There are hundreds of clients that will use a windows system in which they manage their own information. That information is sent to a server for analysis (web system).
Both, the clients and the server will have the same database structure. There are some tables that will be updated through the windows clients and other tables through the web system. Few of the tables can be updated in both.
The problem reside that we need to keep synchronized those databases. The current approach is to store in a table all the "INSERT,UPDATE,DELETE" statements and once a day update the clients (on open) and the server (on close).
I don't like the current approach as I think it is not very secure (even we are using strong encryption on the data), and I believe there is a better way to do it.
I just migrated to use MariaDB and I was reading this about the Aria Storage Engine:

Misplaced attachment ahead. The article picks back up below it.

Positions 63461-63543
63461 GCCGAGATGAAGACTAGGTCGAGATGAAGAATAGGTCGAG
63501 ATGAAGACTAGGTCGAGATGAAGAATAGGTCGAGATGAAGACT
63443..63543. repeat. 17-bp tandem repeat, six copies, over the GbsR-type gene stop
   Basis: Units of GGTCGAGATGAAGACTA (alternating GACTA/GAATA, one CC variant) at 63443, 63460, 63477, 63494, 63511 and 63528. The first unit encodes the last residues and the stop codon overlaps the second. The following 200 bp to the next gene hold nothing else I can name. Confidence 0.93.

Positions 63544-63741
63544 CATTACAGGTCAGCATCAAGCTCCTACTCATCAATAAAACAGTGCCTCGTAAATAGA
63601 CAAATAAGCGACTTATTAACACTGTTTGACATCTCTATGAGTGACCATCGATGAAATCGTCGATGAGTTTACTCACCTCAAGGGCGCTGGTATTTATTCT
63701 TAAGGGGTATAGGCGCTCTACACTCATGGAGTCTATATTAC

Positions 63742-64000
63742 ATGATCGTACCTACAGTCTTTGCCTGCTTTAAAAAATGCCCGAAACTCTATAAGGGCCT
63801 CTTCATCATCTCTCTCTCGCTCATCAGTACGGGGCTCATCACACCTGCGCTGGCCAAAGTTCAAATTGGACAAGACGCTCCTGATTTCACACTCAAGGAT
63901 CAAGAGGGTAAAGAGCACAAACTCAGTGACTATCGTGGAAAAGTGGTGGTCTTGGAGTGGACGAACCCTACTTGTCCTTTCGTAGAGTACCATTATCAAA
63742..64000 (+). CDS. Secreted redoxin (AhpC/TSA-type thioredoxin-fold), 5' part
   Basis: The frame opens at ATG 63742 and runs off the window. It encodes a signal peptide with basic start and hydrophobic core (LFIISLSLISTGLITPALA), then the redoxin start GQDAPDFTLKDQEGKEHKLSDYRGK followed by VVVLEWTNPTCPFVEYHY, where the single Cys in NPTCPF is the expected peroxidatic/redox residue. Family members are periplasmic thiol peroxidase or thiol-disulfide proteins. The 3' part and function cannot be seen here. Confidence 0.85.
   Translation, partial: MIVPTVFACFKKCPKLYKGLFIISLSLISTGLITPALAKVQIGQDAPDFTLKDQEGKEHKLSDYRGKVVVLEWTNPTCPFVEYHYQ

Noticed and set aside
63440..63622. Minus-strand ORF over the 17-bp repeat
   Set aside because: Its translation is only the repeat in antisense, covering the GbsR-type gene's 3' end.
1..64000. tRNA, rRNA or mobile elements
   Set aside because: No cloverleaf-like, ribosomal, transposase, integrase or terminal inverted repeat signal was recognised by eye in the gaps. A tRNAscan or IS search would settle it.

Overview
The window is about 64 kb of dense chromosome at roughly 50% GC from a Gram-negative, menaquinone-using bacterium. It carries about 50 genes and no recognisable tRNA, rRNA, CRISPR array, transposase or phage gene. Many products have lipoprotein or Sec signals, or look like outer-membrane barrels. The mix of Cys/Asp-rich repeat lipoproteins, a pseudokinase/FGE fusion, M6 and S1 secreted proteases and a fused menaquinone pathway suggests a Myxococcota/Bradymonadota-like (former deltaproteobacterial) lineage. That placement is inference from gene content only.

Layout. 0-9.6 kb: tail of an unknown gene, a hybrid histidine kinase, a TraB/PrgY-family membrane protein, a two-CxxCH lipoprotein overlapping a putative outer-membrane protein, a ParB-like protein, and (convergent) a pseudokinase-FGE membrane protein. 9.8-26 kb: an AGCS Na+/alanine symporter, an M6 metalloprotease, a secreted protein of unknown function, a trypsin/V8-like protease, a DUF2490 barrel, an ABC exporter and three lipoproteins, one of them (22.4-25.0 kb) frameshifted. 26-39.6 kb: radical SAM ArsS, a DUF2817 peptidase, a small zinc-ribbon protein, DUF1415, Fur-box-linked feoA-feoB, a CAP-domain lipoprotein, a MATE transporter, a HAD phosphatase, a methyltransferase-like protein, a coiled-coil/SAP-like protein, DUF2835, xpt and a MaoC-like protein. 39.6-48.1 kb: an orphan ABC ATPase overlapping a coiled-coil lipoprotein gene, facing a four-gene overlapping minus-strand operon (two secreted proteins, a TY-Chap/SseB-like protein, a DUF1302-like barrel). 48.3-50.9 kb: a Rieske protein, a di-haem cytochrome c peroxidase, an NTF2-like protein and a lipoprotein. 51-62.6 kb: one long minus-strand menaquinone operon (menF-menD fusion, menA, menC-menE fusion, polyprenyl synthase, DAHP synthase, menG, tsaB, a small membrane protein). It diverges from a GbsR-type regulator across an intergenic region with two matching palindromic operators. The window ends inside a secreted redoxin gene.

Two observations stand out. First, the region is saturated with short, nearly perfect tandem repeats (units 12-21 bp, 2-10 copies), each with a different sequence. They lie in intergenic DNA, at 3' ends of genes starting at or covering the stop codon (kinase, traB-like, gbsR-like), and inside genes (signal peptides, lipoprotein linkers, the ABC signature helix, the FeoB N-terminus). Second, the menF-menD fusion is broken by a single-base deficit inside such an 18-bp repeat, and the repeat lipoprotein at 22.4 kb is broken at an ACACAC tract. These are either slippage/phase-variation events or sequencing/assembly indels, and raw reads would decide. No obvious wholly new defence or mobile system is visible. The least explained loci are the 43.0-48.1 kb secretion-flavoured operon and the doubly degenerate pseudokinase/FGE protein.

Aria can replay almost everything from the log. (Including create/drop/rename/truncate tables). Therefore, you make a backup of Aria by just copying the log.
Do you think it is possible to use Aria Logging to solve my problem (how does that is different of the current approach)?
Does anyone has any experience with a similar case (multi-client synchronization)?
I just have experience with MyISAM and InnoDB... is there any other Storage Engine that could be better for this case?
### UPDATE (Jul 2nd)###
I explored the possibility to use MySQL binlogs and its automatic replication. IMHO, that method is ideal for those cases in which the server data is exactly the same as in the clients. BLACKHOLE storage engine can be used to synchronize only determined tables (which may be very useful). In my case, the server and the clients have the same structure BUT they don't have the same data. In other words, the server contains all client's data, and each client has their own set of data (keeping the same structure).
Trying to apply MySQL's automatic replication, will require to have in the server a database per client, which makes it more complicated.
I think I will stick to the original plan as it gives me the flexibility to easily query the changes per client (until I found a nicer way to do it).